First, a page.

I hand-embroidered six stockings for Christmas of 1997, our first Christmas together. The hanging of the chausettes was a new thing for the French members of our family, it being a typically American tradition. So Jp and his two children have their own stockings with their names embroidered in silver thread on them. Very pretty indeed.
It took me forever to do it, and I'm almost relieved that we didn't have any more children together since I've never again seen those same stockings to buy extras. Thus, I have two generic stockings for the newcomers, whoever they happen to be from year to year. I pin a paper name tag on them. No embroidery until we're sure they're worth the effort, so to speak.
Benjamin and his girlfriend would not spend Christmas together this year - she would be in Nantes with her mother.
Hélène was recently single.
Rebecca's boyfriend works on board a rescue tugboat based in Cherbourg and wouldn't be off duty until the 29th. He'd been at sea for four weeks already and would have a month off starting then, so any Christmas celebrating would be after the fact and spread about to all four chapters of our families on various dates.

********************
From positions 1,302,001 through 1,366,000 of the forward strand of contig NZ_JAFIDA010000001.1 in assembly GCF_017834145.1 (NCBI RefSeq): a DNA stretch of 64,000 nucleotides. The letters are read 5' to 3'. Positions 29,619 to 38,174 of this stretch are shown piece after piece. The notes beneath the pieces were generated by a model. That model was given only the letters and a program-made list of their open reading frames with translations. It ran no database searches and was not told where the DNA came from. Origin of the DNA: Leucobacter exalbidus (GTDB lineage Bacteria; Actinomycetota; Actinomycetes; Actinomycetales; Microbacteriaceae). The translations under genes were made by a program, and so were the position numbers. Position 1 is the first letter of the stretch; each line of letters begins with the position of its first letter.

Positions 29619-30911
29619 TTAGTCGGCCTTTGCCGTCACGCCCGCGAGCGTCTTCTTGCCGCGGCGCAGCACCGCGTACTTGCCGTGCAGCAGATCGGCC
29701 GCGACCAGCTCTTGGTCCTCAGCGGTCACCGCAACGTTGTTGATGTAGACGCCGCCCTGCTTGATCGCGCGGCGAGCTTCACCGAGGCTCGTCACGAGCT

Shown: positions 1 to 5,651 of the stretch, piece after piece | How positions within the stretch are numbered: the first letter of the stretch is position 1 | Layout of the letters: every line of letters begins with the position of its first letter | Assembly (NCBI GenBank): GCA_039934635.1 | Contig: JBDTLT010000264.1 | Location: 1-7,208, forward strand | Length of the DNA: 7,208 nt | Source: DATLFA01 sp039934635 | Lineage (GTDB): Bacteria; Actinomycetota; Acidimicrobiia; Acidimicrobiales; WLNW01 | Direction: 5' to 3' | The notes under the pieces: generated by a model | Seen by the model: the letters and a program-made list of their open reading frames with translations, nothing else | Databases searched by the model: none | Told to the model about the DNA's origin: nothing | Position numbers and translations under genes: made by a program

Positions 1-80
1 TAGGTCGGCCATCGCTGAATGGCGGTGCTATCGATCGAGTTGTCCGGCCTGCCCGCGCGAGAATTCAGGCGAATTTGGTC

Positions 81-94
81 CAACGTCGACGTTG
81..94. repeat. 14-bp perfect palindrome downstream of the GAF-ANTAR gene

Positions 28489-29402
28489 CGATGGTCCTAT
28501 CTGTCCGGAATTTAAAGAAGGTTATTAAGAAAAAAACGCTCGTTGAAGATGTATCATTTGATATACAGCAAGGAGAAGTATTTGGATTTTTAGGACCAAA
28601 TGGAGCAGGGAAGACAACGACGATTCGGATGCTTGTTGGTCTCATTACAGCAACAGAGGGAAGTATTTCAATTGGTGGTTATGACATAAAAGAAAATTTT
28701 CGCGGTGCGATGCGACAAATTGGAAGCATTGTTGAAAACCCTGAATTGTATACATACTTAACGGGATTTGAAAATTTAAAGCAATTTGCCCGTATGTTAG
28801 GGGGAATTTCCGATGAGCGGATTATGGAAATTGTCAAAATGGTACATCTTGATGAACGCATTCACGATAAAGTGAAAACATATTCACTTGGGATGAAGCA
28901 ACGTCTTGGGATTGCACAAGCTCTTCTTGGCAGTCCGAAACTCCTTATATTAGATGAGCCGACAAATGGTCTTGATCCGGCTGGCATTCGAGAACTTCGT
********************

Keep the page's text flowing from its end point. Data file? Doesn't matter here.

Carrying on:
Abby and Marc were to be with her dad on Christmas Eve, with us on Christmas day and then with his parents on the 26th. So I only had the two extra stockings for the boys to do.
While munching fajitas, Marc was telling about his family's usual traditions. They're of Tchek origin and usually spend Christmas Eve and day with friends a few hours’ drive from Dieppe.
He told us of how at the friends' home everyone has to display a particular talent in order to deserve their presents. Abby watched on in horror as he explained that he makes up a poem, sings a song or plays the flute on a yearly basis when he visits them.
I chuckled as he sealed the deal for me stating that she would have to think about what her particular talent would be if they accompanied his parents next year.
I suggested that since she had been good at gymnastics in junior high, she might want to practice a handstand or cartwheel.
“That would be a great trick, mon amour”, Marc cooed at a dumbstruck Abigail.
"Yes”, I added, “you could just hike up your skirts and have a turn about the room and finish with the splits in front of the fireplace! That ought to be good for a present or two!”
She snarled in my direction before turning her sweet blue eyes at Marc, “I think we should just plan on spending the 26th with your parents every year, mon cheri”.
I decided to rummage about through my sewing box, for the remaining bit of silver embroidery thread as soon as we got home. Marc definitely deserved his own stocking having unwittingly solved the Christmas with the parents problem for some years to come......